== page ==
Continuing Education Training Print & Fulfillment – Order Processing
After a couple months of “reruns” (repurposed webinars as podcast episodes), Dan and Tony returned to the podcast studio to record the latest episode. They discussed the behind-the-scenes magic that happens between the placement of an order and receiving that order, usually just a few days later.
Dan and Tony begin by defining the audience for the discussion. Training and Development Talk is intended to reach learning, development, and training professionals, and specifically for those who hold face-to-face classes with printed materials. Whether you have a room or a closet dedicated to housing your CE training materials, or you used an off-site warehouse for inventory, if your learners are getting together, in person, for a meaningful learning session, Dan and Tony are talking to you.
Dan defines small order volume in terms of the frequency of the order, not the size of each event. For example, you might have classes with 15-25 participants. That’s fairly standard. The difference comes in how often you ship out materials. Do you send 15-25 coursebooks out once a month? Twice a day? The larger your order volume, the greater the need for other options to deal with fulfillment.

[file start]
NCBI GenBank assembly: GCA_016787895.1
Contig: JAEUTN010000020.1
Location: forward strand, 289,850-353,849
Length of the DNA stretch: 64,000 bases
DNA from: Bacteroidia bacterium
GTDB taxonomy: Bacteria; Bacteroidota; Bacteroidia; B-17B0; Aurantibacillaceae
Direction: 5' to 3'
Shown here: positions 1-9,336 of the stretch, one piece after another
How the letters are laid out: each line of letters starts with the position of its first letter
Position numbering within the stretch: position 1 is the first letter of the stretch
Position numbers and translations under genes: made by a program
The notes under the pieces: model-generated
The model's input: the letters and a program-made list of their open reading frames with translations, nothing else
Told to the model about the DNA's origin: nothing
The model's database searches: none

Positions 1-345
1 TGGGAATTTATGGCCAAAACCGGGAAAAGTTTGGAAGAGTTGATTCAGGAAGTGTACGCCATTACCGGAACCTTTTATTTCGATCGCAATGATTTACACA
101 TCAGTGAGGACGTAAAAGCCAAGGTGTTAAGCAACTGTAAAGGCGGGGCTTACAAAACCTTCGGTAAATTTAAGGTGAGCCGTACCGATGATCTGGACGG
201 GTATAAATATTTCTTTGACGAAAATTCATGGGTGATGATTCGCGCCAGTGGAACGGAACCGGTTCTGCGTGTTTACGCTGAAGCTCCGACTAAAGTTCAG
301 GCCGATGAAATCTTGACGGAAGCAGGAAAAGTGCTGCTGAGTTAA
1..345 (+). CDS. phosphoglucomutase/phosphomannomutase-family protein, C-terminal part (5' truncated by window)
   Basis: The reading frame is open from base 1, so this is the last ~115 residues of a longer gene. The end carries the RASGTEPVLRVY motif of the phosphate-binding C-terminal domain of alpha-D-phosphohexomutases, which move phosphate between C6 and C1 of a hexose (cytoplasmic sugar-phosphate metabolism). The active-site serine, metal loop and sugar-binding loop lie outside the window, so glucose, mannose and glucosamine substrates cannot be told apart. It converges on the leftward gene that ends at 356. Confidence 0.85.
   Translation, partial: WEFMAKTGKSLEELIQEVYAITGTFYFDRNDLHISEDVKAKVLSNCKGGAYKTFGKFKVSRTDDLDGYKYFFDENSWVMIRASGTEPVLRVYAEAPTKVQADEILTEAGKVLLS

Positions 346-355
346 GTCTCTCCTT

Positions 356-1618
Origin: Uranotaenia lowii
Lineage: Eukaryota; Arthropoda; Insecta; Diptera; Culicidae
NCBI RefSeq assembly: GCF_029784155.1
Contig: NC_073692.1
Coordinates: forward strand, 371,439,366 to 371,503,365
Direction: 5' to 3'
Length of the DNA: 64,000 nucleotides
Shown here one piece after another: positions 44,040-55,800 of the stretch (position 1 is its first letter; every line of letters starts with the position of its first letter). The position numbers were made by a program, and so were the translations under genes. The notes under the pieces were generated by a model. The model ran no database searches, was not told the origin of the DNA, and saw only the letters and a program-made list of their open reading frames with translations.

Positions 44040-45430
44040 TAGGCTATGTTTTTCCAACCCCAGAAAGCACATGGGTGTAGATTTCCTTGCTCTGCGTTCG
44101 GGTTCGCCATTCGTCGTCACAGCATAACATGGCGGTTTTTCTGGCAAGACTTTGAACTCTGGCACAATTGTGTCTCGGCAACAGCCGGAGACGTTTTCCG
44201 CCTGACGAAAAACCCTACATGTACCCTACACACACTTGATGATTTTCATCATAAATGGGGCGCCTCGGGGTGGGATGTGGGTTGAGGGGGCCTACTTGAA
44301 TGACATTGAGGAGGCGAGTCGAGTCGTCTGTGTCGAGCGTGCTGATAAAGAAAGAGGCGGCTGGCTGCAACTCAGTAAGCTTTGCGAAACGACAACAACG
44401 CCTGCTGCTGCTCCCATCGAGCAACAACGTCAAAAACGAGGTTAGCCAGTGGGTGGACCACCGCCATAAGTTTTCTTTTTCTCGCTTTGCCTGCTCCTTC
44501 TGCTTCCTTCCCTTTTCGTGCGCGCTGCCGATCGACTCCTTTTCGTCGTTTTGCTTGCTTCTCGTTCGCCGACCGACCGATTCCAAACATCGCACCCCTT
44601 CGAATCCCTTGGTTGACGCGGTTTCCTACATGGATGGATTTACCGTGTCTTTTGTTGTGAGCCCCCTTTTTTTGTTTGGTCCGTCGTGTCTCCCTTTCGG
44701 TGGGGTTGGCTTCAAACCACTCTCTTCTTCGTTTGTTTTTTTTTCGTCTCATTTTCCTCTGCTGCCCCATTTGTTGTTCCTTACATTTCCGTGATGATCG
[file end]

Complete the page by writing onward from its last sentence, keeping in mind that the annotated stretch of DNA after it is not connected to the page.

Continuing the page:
There are three main ways an order is completed:
- An order is received by email, fax, or phone. An in-house fulfillment specialist is given the order to fulfill, or it’s sent on to a fulfillment house to complete.
- An order comes in through an online portal. Inventory is managed through this system as well. Orders are placed, titles are managed, and print on demand may be a factor as well. Even with these features, it’s likely that the in-house fulfillment specialist will receive an email and is responsible for notifying the fulfillment house to get the order packed and shipped.
- An order is placed through an online store or registration system. This process is completely automated. The fulfillment house receives the order without intervention from the organization, which lessens the possibility of error and delay.
Dan outlines an argument in favor of automating the order process. When order data is submitted by the learner, the chance for data error in transmission is avoided, which gives an organization the lowest cost. (Fulfillment houses often charge an order processing fee if either of the first two ways are used.) Automation does require a higher upfront cost, however, so this is often the best choice for companies with a higher order volume.
Technology has helped increase the flexibility between these methods. Often a start-up begins by handling orders internally with a view to hand over those duties to a fulfillment partner as the business grows. We see this especially with organizations that begin to ship internationally, as that becomes much more complicated. If your staff doesn’t have experience with this, it usually makes sense to outsource fulfillment at that point.